The good news doesn't stop there for Gerhart. His eight rushing touchdowns are tied for third nationally, behind Ricky Dobbs of Navy (10) and Jacquizz Rodgers (9) of Oregon State, Stanford's next opponent (and current 1.5-point underdog). Tied with Gerhart at eight touchdowns are Jahvid Best of Cal, Ryan Williams of Virginia Tech and Frank Goodin of Louisiana-Monroe. Gerhart's fifty points (eight touchdowns and a two-point conversion) also rank 19th nationally.
Unlike Gerhart, quarterback Andrew Luck, Stanford's other headline star, doesn't lead the nation in any statistic, but he is quietly having quite the season for himself – and the statistics are beginning to show it. His 147.7 pass efficiency rating is superb, and ranks 35th nationally. Jimmy Clausen leads the nation in pass efficiency and Tim Tebow is third, suggesting the stat, though much maligned is capturing something important.
The No. 35 rank is more impressive when you consider that it places Luck second in the Pac-10, behind only Arizona's Nick Foles. Luck is also the third-best freshman nationally in pass efficiency rating, checking in behind Oklahoma's Landry Jones and Boston College's Dave Shinskie, and ahead of big names including Michigan's Tate Forcier (39th) and USC's Matt Barkley (44th). Luck is also in the nation's Top 75 in total offense and passing yards per game, on the strength of 188 passing yards per contest.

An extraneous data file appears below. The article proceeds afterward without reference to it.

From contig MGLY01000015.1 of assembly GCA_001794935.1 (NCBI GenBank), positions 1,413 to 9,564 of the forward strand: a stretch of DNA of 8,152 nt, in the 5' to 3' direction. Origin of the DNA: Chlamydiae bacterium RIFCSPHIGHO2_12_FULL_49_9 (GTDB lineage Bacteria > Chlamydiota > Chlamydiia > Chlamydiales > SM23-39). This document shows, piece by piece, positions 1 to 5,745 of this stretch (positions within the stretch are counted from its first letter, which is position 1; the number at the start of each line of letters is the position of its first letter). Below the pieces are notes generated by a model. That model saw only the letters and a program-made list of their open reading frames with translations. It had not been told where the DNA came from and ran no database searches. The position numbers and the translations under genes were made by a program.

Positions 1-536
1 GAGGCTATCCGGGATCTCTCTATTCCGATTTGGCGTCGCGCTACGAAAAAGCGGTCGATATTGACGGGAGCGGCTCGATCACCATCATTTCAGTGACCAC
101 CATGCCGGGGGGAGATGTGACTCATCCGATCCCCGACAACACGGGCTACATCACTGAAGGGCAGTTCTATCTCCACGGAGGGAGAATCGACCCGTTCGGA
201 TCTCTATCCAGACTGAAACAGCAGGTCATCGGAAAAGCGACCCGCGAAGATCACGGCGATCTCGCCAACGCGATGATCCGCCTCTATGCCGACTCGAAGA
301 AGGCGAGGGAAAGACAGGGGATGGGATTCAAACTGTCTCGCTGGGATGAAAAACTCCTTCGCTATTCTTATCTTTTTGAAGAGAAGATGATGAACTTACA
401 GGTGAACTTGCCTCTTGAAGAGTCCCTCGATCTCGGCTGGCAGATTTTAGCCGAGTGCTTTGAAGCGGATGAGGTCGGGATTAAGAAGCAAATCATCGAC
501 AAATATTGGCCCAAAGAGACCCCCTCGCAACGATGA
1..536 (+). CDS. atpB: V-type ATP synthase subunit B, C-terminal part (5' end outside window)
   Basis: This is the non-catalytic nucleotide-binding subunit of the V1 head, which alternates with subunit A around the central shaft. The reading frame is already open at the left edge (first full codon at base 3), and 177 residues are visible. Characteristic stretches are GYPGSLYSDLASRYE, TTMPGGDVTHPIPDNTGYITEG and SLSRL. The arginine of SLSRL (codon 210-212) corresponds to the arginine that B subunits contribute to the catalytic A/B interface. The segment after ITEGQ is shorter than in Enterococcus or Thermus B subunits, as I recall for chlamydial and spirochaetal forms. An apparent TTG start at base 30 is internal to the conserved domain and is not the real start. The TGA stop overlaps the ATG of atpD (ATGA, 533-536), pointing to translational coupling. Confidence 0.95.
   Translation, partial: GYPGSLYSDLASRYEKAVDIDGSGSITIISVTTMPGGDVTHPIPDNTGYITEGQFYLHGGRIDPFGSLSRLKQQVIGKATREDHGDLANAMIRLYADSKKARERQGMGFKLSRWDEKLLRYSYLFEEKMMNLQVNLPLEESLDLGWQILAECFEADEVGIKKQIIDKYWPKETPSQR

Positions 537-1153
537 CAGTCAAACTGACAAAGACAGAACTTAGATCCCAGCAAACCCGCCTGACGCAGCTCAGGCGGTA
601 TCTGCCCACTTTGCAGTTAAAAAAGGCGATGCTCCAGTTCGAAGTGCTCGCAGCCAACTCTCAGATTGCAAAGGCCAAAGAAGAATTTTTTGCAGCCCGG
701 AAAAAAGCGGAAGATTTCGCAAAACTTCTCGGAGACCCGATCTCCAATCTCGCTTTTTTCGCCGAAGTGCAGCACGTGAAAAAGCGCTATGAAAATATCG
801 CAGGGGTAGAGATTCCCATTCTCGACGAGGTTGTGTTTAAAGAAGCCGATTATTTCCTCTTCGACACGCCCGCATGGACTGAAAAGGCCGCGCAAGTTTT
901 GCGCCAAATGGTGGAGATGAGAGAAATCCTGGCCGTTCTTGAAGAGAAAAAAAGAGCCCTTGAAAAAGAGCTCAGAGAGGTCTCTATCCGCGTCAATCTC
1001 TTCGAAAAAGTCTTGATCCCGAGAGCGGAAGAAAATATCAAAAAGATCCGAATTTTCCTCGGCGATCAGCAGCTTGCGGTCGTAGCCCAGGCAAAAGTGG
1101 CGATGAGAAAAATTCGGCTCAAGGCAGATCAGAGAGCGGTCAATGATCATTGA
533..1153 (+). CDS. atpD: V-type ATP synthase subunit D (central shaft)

While Luck's 62 percent accuracy is impressive (and markedly better than the Card's 53, 54 and 56 percent performances the last three seasons), his 9.13 yards per attempt may be more impressive yet. Stanford averaged just 6.36 yards per attempt last year, so not only is Luck more accurate than in years past, but he's also achieved that accuracy while throwing the ball further. For comparison's sake, USC last year, in Mark Sanchez's senior season, averaged only 8.70 yards per attempt, albeit on 65.5 percent accuracy.
The schedule will get harder for Luck and Gerhart, beginning this weekend, and the rest of the nation will make up a game on the Cardinal during Stanford's Halloween bye. Still, the duo have a strong shot at maintaining their status on the national leader board even if their raw numbers decline, in our opinion. The reason? Most BCS-conference teams play four non-conference games (unlike the Pac-10's three) and are just now beginning their in-conference schedules, so their outputs figure to decline as well.
Elsewhere for Stanford, Chris Owusu's three kickoff returns for touchdowns and average return of 55.6 yards both lead the nation. No disrespect intended to Owusu, but 55.6 yards per return is an unbelievable pace to maintain for a season, and nearly impossible to do once the law of averages kicks in and he stops returning kickoffs for touchdowns every other game. Even so, however, Owusu also has a strong shot at remaining among the nation's best in kickoff returns, because no other player nationally is averaging over 40 yards per return, save for Texas wunderkind freshman D.J. Monroe (whose 51.5 yards per return also figures to come back to earth.)
Other Card of statistical note include:
Richard Sherman, whose 13.7 yards per punt return ranks 21st nationally.
Tom Keiser, whose 0.9 sacks per game (4.5 total) rank 18th nationally, and 1.5 tackles for loss per game (6.5 total) 21st.
Ryan Whalen, whose 75.6 yards per game rank in the Top 50 and 4.4 receptions per game the Top 100.
Clinton Snyder, whose 7.8 tackles per game place him in the Top 100.
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